Ryan “Gorgon the Wonder Cow” Jurado
Thumbnail image courtesy of Washington State Gambling Commission
The Washington State Gambling Commission does not expect to find that Valve was sufficiently compliant with their requests, its director, David Trujillo, said over the phone near the end of local business hours on Tuesday.
“Valve knows what is going on because they issued their own letters. It could have been taken more seriously,” he said in the conversation.
Shortly after speaking to theScore esports, Trujillo’s office put out a short public statement saying, “Commission staff are reviewing this letter to determine if it is responsive to our request. The Gambling Commission will continue to evaluate its options regarding the violation of Washington’s gambling laws.”
“We’ll be determining whether or not it actually met what we ask,” Trujillo said in the interview. But he added that the commission did not expect to determine that they had, given the content and tone of Valve’s response.
Trujillo reaffirmed much of what the organization’s commissioner, Chris Stearns, had previously stated: that esports and video games are not arenas with which the WSGC is normally involved, and there is an underage gambling component to the complaints which prompted this investigation.
“For a company such as Valve to have set about on this business model,” Trujillo said, “For us to have said, ‘Hey, we believe you are doing this, we need for you to demonstrate how this is not the case.’
“They didn’t really do that. They talked a little bit about why they don’t believe that’s the case but they really didn’t demonstrate to us that they’re in compliance with our Washington laws … It sure would have been nice for Valve to have obtained some sort of legislative remedy for them to have operated this way if there was any doubt whatsoever in Washington’s laws.”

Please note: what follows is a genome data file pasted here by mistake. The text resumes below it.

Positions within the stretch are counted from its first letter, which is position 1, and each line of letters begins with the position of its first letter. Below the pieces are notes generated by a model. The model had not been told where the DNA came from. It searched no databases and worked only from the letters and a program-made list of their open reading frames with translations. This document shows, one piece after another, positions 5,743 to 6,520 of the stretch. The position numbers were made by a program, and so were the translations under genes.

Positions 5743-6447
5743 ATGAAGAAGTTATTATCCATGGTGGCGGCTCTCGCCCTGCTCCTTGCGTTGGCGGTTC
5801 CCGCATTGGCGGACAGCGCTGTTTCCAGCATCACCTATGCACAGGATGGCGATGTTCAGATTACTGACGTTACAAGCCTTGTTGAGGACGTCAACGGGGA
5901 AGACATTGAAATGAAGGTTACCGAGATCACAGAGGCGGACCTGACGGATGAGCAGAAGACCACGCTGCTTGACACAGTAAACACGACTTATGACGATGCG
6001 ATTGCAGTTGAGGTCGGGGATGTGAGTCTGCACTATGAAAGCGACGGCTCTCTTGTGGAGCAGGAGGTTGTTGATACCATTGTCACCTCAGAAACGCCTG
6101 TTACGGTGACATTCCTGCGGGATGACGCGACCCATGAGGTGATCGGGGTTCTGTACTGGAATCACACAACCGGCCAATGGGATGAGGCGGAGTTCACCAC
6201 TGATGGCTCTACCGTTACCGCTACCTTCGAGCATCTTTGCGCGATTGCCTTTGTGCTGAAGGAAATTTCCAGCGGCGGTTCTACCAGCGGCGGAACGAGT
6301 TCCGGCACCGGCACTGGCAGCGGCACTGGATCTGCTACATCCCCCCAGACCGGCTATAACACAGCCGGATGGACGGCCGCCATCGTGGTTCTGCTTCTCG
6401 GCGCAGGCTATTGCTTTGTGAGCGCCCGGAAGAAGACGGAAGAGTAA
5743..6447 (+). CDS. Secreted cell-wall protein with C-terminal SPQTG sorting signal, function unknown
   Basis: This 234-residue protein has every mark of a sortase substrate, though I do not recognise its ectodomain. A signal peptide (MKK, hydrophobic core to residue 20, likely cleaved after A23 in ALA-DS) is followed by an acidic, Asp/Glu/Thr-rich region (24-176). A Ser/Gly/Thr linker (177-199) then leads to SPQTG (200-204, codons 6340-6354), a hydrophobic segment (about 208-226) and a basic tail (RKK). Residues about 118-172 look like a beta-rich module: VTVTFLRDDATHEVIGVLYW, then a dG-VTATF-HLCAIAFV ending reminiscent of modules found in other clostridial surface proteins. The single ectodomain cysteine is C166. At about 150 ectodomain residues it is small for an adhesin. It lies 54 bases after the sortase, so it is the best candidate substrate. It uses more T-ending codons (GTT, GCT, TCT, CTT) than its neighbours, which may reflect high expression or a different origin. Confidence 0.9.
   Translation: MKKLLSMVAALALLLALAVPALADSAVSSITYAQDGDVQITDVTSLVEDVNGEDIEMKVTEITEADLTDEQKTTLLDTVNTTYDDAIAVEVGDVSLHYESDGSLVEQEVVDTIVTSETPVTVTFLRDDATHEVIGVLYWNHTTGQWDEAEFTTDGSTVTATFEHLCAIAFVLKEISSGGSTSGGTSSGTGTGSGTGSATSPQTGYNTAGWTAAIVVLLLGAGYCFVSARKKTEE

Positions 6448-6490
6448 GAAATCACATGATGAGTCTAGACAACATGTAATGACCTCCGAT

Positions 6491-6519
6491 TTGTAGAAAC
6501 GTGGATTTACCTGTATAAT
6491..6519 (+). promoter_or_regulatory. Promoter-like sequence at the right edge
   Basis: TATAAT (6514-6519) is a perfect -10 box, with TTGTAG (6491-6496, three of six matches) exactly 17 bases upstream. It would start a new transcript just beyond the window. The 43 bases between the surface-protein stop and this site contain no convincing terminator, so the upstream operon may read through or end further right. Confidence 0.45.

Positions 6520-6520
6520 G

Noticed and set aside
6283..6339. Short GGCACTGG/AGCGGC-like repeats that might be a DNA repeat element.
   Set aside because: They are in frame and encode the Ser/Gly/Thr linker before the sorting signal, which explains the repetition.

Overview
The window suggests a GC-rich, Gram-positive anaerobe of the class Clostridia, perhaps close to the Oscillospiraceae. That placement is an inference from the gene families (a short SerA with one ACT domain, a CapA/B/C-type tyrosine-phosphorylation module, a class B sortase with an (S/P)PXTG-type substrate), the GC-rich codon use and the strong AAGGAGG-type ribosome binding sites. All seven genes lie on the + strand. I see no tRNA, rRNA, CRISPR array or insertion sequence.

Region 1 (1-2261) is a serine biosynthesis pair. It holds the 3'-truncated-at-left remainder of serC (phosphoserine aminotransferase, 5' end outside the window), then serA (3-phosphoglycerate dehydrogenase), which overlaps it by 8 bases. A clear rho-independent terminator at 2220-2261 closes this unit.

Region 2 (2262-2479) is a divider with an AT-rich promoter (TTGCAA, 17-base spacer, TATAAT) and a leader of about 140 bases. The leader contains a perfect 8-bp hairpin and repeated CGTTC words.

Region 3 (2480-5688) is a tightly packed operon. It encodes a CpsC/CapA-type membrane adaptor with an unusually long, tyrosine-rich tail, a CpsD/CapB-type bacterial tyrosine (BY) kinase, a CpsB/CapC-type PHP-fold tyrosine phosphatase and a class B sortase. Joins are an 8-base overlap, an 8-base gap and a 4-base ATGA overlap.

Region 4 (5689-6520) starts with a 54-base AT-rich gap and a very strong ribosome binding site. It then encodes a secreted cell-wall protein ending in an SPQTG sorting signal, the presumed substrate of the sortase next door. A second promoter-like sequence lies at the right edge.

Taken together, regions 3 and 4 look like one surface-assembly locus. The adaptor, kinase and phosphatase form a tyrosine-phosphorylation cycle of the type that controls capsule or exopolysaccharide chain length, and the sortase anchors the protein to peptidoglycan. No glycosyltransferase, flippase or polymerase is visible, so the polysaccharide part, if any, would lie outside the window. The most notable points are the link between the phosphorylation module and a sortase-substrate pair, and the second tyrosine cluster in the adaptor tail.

He said that they still believe Valve is facilitating gambling activities in Washington. “At this point we may end up agreeing to disagree with their interpretation of what they have said they are doing.”
But agreeing to disagree, in this case, could lead to consequences of some kind for Valve. “If we’re conducting an investigation, I don’t want to put what we’re doing out there,” Trujillo said.
According to Trujillo, all the criminal and civil options outlined in the commission’s original letter to Valve are still potential outcomes, including seizure of property or, potentially, criminal charges. “I would not have allowed that to have been put out there if I didn’t believe that it was the case,” Trujillo said.
Valve response to the commission said that they are do not “understand the legal or factual reasoning supporting this position, from the Commission’s letter or from our conversations with the Commission.”
Trujillo said that, in his view, the letter that Valve provided did not explicitly prove or disprove their compliance with Washington state laws.
“If we had received a 15-page response that would have said we looked at this law, this law, and this law, we believe this is how we are not facilitating or this is how we are being compliant, that would have facilitated a different reaction than if we received a response that’s this one,” he said.
“That’s why we’re determining just how responsive it is. And since we want to be very deliberate and methodical about this, I definitely don’t want to overreact and I don’t want to overreach.”
Ryan “Gorgon the Wonder Cow” Jurado writes about esports and freelances for theScore esports. You can follow him on Twitter.
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